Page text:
There is this name though that caught my eye - Luxking Group. This is also one of those S-chips and surprisingly, it had generated positive free cashflow for the past 6 years. In 2016, it churned out S$4.5m in free cash while it's market cap is $5.5m hence implying a phenomenal 80% FCF yield. Unfortunately, I know next to nothing about this firm and just by looking at its financials, it's really hard to make a call to say this is an okay business. Even if we determine it's okay, liquidity is too low and it's not really traded, so in short, it's hardly investable. Nevertheless, if anyone here knows more, do share!

Next post we shall look at education (again!) as highlighted in PM's NDP rally speech!

Tuesday, August 08, 2017

2017 First Half Review - Part 2

This is a continuation of the previous post.

The last post we talked about the revival of tech brought about by multiple rounds of quantitative easing (QE). QE flooded the world with cheap money which ultimately went into investments in these tech startups (well, at least some part of it). There is a Cambrian explosion of new ideas and business models. We saw the rise of Grab and Uber, upending taxis. We have AirBnb for room-sharing, then office sharing, then now home sharing for people who don't want to buy properties ever. We have food delivery making waves and other ideas still embryonic but with the potential to further disrupt old economy business models. Then we had gaming taking over the world by storm. 

Gaming is now a $100 billion industry, bigger than Hollywood and music combined and is poised to become a huge sporting industry as well with the advent of e-sports. Already, the number of viewers on Youtube watching e-sports is reportedly more than the number of soccer fans watching the last FIFA World Cup. We might see the day when E-sports teams are worth billions (like soccer teams) and e-sports stars make multi-millions (like soccer stars) and their merchandise and goods are highly sort after by fans worldwide. Tencent and Activision Blizzard would be the stocks to play this secular trend.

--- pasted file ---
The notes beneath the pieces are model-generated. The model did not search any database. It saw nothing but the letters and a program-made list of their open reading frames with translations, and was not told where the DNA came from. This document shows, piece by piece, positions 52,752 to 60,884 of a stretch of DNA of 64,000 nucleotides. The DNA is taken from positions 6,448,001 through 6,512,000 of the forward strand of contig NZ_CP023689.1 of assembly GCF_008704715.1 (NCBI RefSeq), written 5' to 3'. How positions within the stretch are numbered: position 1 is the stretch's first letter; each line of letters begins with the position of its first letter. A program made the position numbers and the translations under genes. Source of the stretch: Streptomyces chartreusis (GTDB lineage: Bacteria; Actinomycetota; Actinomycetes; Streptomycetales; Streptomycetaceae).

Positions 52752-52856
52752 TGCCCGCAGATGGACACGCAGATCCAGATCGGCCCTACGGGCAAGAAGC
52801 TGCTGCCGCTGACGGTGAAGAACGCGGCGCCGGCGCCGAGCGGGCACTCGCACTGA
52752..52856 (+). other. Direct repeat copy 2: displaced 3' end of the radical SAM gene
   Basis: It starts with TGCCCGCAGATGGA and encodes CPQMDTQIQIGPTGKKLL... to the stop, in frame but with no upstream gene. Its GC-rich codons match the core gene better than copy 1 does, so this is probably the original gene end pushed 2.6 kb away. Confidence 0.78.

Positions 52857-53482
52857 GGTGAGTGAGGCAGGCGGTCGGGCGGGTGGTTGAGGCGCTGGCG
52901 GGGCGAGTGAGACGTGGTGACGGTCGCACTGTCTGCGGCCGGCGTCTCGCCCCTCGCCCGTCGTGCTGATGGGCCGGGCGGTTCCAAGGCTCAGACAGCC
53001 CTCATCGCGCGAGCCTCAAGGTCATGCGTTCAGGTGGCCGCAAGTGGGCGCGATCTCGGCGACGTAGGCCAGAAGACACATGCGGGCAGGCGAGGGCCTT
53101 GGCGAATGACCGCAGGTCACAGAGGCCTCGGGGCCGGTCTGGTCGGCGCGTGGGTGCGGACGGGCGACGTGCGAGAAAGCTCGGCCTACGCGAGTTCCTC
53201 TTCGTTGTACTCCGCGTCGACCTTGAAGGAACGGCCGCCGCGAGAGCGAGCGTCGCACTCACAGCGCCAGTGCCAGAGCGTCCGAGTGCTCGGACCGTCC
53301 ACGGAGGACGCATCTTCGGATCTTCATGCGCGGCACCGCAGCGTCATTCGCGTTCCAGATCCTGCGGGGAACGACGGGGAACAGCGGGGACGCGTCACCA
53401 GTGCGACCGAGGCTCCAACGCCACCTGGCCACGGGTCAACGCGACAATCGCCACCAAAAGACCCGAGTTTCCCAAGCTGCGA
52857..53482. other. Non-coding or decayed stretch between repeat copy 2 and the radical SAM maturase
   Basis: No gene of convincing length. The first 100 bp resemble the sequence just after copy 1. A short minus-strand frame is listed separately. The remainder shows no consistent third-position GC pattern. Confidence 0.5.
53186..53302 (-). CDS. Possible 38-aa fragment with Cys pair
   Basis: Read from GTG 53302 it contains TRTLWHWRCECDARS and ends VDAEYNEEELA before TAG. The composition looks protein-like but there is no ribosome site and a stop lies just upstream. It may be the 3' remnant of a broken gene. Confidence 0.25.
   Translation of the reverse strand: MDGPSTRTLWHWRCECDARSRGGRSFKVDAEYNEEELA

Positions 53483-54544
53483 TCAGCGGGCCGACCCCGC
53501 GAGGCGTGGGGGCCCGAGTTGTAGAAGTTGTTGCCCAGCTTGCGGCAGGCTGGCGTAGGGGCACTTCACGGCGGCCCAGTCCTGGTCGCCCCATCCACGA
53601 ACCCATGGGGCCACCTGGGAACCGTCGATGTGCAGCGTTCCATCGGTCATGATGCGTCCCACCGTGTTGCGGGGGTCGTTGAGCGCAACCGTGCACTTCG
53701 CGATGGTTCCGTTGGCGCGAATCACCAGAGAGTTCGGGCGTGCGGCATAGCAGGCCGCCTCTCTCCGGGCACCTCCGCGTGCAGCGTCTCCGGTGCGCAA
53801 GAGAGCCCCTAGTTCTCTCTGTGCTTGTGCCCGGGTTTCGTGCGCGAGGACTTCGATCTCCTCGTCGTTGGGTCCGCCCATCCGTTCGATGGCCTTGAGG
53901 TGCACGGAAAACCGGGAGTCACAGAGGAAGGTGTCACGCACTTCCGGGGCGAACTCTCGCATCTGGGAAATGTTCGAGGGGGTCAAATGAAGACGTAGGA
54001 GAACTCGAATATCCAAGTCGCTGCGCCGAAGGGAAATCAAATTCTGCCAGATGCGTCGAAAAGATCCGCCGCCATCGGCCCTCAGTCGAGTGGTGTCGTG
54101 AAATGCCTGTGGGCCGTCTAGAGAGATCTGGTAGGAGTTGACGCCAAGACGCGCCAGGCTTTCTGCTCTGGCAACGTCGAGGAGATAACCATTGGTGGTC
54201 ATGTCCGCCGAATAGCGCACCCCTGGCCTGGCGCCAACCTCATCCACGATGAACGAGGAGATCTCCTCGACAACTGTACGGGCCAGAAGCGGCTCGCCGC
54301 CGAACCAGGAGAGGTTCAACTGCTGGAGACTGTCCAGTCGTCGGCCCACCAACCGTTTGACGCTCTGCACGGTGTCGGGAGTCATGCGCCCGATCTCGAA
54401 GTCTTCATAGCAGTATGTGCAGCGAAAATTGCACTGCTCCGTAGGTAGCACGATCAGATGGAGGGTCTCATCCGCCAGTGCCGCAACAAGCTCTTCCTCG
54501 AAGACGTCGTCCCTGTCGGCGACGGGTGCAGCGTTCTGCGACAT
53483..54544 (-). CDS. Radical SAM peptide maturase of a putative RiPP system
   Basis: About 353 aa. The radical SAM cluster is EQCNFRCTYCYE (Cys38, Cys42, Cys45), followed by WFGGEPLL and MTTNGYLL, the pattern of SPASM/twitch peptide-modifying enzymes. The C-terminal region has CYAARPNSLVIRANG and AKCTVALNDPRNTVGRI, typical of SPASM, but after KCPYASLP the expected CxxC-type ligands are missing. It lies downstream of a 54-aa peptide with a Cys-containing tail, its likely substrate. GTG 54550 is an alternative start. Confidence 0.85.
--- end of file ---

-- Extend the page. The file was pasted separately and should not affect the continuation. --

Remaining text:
Tech brands already started world domination in 2013

However, this tech revival had only benefitted a small percentage of the global population. Tech entrepreneurs and their employees have made a lot of money but not the regular workers on Main Street. In fact. many employees of the old economy had been dis-enfranchised by tech companies. Think how Uber destroyed Comfort Delgro. or how Amazon is killing the mom and pop retail stores or even Walmart. Tech, as with many things that had happened since the Global Financial Crisis (GFC) had widen the gap between the haves and the have-nots and contributed to the rise of populism (the political trend that allowed populist like Donald Trump and Rodrigo Duterte of Philippines to be elected).

There is a polarization between the haves and the have-nots globally. This is one of the huge side effects of QE. You see, Economics 101 tell us that when we print money, we should expect inflation and we did hve lots of inflation. This happened not the normal price inflation which we shall explain why later, but asset inflation. Thanks to the global central banks coordinating global QEs, we had massive asset inflation. That is why markets are hitting all time highs, art and wine and other collectibles are getting more and more pricey and Singapore properties had not decline much despite rounds and round of cooling measures.